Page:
Photograph by Sean Gallup/Getty Images
William Weldon Then: In the sales and marketing department of Johnson & Johnson (JNJ)
Now: Chairman of Johnson & Johnson
How: A graduate of Quinnipiac University, Weldon joined Johnson & Johnson in the sales and marketing department of its McNeil Pharmaceutical subsidiary in 1971. By 1995, he was named a company group chairman of Johnson & Johnson. In April 2002, he was appointed chairman, CEO, and chairman of the executive committee. In April 2012, he stepped down as CEO and chairman of the executive committee, ceding those titles to Alex Gorsky, another J&J lifer who started his career at the company as a sales rep.
Photograph by Jay Mallin/Bloomberg
Rex Tillerson Then: Production engineer at Exxon
Now: Chairman and CEO, ExxonMobil (XOM)
How: Holding a bachelor of science degree from the University of Texas-Austin, Tillerson joined Exxon USA as a production engineer in 1975. Over the years he gained increasing responsibility, rising to the position of senior vice president. He has been chairman and CEO since 2006. His outside pursuits include serving as the national president of Boy Scouts of America.
Photograph by Aaron M. Sprecher/Bloomberg
Anne Mulcahy Then: Field sales rep at Xerox (XRX)
Now: Retired chairman and CEO of Xerox
How: Xerox has a history of CEOs who rose from the trenches (see current CEO Ursula Burns, who is also on this list). Mulcahy climbed the ladder by taking on more and more responsibility, serving as vice president of human resources, corporate senior vice president, and chief operating officer. She took on the CEO role in August 2001, a time when Xerox was nearly bankrupt and at the center of an accounting scandal. She is credited with turning the company around, but at the same time she's held board positions at Fannie Mae (FNMA) and Citigroup (C) when those companies were landing in hot water. Mulcahy holds a BA in English and journalism from Marymount College.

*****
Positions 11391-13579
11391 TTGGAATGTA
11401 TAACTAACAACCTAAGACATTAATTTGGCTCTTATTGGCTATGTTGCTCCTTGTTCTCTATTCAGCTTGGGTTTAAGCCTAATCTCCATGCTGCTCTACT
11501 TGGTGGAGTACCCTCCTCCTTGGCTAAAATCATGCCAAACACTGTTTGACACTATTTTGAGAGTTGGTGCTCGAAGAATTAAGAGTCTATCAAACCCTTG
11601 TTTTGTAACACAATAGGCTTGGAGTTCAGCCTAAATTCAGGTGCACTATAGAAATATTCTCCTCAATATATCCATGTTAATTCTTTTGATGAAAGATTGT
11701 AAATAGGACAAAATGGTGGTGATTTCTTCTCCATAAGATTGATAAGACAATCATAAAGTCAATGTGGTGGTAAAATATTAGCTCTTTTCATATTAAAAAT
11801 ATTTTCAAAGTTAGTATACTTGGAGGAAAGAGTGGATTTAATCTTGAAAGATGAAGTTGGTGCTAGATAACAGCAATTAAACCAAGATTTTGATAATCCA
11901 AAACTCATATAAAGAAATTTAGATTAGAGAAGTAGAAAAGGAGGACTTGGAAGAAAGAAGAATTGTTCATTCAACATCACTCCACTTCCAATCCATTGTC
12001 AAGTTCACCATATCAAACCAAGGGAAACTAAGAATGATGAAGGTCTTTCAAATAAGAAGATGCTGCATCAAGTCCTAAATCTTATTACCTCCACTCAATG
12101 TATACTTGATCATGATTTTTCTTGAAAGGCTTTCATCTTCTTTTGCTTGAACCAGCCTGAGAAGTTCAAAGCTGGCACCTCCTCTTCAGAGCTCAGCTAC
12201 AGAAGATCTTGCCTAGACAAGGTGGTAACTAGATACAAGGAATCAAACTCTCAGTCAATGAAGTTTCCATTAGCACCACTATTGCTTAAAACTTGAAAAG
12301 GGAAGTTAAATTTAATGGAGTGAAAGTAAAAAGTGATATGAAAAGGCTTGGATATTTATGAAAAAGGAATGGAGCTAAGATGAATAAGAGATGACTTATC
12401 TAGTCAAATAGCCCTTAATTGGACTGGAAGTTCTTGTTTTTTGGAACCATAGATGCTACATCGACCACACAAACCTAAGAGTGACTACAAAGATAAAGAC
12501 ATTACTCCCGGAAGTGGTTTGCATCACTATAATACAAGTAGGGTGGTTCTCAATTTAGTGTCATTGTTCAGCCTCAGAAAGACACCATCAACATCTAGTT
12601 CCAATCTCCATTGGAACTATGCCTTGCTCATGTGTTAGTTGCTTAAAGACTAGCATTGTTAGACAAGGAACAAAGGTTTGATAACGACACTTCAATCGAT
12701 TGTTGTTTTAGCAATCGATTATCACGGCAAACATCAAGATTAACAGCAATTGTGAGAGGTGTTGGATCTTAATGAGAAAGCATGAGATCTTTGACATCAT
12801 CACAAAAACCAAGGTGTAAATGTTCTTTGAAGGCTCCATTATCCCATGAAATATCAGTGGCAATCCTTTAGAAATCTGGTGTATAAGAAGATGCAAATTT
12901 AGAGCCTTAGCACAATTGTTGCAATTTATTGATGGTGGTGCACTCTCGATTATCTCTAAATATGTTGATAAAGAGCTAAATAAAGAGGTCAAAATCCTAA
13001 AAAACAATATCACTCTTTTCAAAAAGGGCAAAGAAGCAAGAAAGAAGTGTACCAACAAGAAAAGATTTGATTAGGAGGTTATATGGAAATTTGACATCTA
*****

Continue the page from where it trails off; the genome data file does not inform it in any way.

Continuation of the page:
Photograph by Chris Crisman/Redux
Paula Marshall-Chapman Then: Filled pie shells in Bama Companies’ manufacturing plant
Now: CEO of Bama Companies
How: This is a true story of rising to the very top from the very bottom. A native of Tulsa, which is home to Bama Companies, a dessert and baked goods manufacturer, Marshall-Chapman spent her teen years working there. She reportedly filled pie shells in the manufacturing plant. She earned her bachelor of science in business and her PhD in commercial science, both from Oklahoma City University, in 1982 and 1993, respectively. In 1984, she became CEO of the company her grandfather founded more than 50 years earlier. On her watch, the company has grown and now offers a variety of frozen desserts and baked goods to fast-food chains and casual dining restaurants.
Courtesy Bama Companies
Muhtar Kent Then:
Making deliveries for Coca-Cola (KO)Now:
Chairman and CEO of Coca-ColaHow:
With a master’s degree in hand, Kent began his career at Coca-Cola in 1978 after answering a want ad in the newspaper. He spent nine months after that working on trucks, making product deliveries in Atlanta, Lubbock, Los Angeles, and other cities. Kent recalled his humble beginnings in a 2012 commencement speech at the Kenan-Flagler Business School
at the University of North Carolina, Chapel Hill. “It wasn’t glamorous work getting up at 5:00, going into supermarkets, bringing product in off the truck, stacking it on shelves, and building displays,” he said. “And, frankly, there were moments when I asked myself what I was doing. But I always believed that today is better than yesterday and tomorrow is better than today. And that philosophy has carried me ever since."
Photograph by Ramin Talie/Bloomberg